However, the actual outcome in terms of invasion is ultimately dependent upon the balance between E-cadherin-mediated adhesions and integrin cell–ECM adhesions (11). Integrins connect the ECM with the interior of the cell transmitting extracellular signals through the assembly of multiple protein complexes that act as adaptor proteins and also bear strong attachments to actin cytoskeleton (10). There are more than 180 cell–ECM proteins forming networks of protein–protein interactions at cell–ECM adhesion sites, which altogether comprise what is known as cell’s adhesome (13). Critical determinants in cell–ECM adhesions that also link the ECM directly or indirectly with the actin cytoskeleton include talin, paxillin, kindlins, vinculin, integrin-linked kinase (ILK), parvins [parvin alpha (PARVA), parvin beta, and parvin gamma], particularly interesting new cysteine–histidine rich protein (PINCH)-1, Ras suppressor-1 (RSU-1), vasodilator-stimulated phosphoprotein (VASP) and its interactor Migfilin (14), and α-actinin (15–17). Upon integrin, activation protein tyrosine kinases Src and focal adhesion kinase (FAK) are also activated promoting further cytoskeletal changes as well as activation of downstream signaling pathways vital for cell adhesion, proliferation, survival, migration, and invasion (Figure 1) (18). Small Rho GTPases, Rho, Rac, and Cdc42, as well as Rho-associated protein kinase (ROCK) are such downstream effectors known to coordinate cytoskeletal reorganization and cell migration. Interestingly, most of these components of the cell–ECM adhesions have been found to be significantly deregulated in most cancer types with their expression being associated with higher metastatic potential or lower survival rates (19–26). Moreover, increased levels of RhoA, RhoB, RhoC, Rac1, Cdc42, and ROCK, have been found in late-stage tumors and metastases with prognostic relevance in breast cancer (27, 28). This suggests a strong involvement of cell–ECM adhesion molecules in cancer cell metastasis, although the exact molecular mechanisms involved can be different depending on cell type, tumor location, or grade. In fact, research has shown that cancer cells can have different modes of invasion, and thus a different molecular mechanism activated every time (29, 30). For instance, Rho signaling through ROCK promotes a rounded bleb-associated mode of motility, whereas elongated cell motility is associated with Rac-dependent F-actin-rich protrusions and does not require Rho or ROCK (30).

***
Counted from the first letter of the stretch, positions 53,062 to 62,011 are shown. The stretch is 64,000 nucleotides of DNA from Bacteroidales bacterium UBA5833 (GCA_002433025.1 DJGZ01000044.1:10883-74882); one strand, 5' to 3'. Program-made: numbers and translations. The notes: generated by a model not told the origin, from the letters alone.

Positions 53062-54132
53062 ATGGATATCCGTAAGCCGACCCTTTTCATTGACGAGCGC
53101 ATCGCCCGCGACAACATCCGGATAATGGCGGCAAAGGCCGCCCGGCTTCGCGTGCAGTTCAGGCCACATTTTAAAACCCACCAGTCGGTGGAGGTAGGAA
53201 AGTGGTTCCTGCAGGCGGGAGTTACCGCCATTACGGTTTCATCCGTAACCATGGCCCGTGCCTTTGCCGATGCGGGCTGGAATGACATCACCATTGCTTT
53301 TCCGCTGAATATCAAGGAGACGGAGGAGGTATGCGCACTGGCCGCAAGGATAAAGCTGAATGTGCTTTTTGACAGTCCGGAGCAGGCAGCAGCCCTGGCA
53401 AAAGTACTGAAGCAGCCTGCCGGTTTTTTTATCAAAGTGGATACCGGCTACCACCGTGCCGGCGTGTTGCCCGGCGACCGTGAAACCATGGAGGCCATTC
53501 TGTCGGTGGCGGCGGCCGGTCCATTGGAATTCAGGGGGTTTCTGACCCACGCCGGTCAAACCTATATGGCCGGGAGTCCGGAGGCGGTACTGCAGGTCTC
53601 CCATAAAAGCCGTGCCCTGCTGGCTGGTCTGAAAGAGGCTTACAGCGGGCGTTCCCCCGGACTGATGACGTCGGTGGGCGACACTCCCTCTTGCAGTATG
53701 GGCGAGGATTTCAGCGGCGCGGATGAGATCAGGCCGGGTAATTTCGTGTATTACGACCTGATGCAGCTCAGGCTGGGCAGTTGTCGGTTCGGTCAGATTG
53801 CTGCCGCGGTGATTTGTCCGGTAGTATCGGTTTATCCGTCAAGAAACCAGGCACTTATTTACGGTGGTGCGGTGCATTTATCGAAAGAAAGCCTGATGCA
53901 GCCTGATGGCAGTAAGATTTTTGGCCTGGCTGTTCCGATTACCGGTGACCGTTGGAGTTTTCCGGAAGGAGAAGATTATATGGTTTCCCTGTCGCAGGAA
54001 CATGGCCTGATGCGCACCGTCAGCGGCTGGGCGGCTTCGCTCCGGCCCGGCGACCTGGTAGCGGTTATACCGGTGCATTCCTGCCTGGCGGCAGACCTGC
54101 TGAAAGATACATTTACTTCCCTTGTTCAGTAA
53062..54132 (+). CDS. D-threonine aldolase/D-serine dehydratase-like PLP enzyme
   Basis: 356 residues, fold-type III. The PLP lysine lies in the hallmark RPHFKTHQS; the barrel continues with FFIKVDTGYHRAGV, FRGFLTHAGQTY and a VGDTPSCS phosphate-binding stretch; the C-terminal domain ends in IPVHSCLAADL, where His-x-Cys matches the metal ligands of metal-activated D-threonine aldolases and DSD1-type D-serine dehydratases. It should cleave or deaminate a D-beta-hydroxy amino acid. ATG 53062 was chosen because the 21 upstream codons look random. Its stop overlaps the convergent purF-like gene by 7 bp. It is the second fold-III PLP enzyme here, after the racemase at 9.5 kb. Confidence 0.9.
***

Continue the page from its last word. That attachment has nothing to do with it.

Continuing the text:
Figure 1. Schematic representation of critical protein–protein interactions at cell–extracellular matrix (ECM) adhesion sites in cancer cells grown in low (left) and high (right) stiffness conditions. Several important protein complexes are formed at the cell–ECM sites that are vital for normal cell function. More specifically, integrin-linked kinase (ILK) binds to the cytoplasmic domain of integrins and also interacts with particularly interesting new cysteine–histidine rich protein (PINCH)-1 and parvin alpha (PARVA) forming a stable ternary complex at cell–ECM adhesions known as PIP (PINCH–ILK–PARVA) or IPP (ILK–PINCH–PARVA) complex (31). PARVA, in turn, binds directly to actin connecting the complex to the cytoskeleton of the cell. ILK has also been shown to interact with Kindlin-2 (also known as mitogen-inducible gene-2 or Mig-2) which again forms a protein complex with Migfilin and filamin A (FLNA) (32), an actin-crosslinking protein. Interestingly, Migfilin has been shown to interact with vasodilator-stimulated phosphoprotein (VASP) (14), regulating cell migration. Equally important is the interaction of integrins with talin (33) and paxillin, which in turn binds to focal adhesion kinase (FAK) (34) while FAK binds to Src (35), which has been also shown to interact with Migfilin regulating cell–ECM mediated survival (36). Note that all cell–ECM adhesion proteins have direct or indirect connection to the actin cytoskeleton, while they activate downstream effectors such as the RhoGTPases, and matrix metalloproteinases (MMPs) eventually leading to regulation of vital cellular functions (proliferation, survival, migration, and invasion). Notably, higher stiffness conditions are associated with marked increase in the amount of stress fibers as well as increased migration and invasion.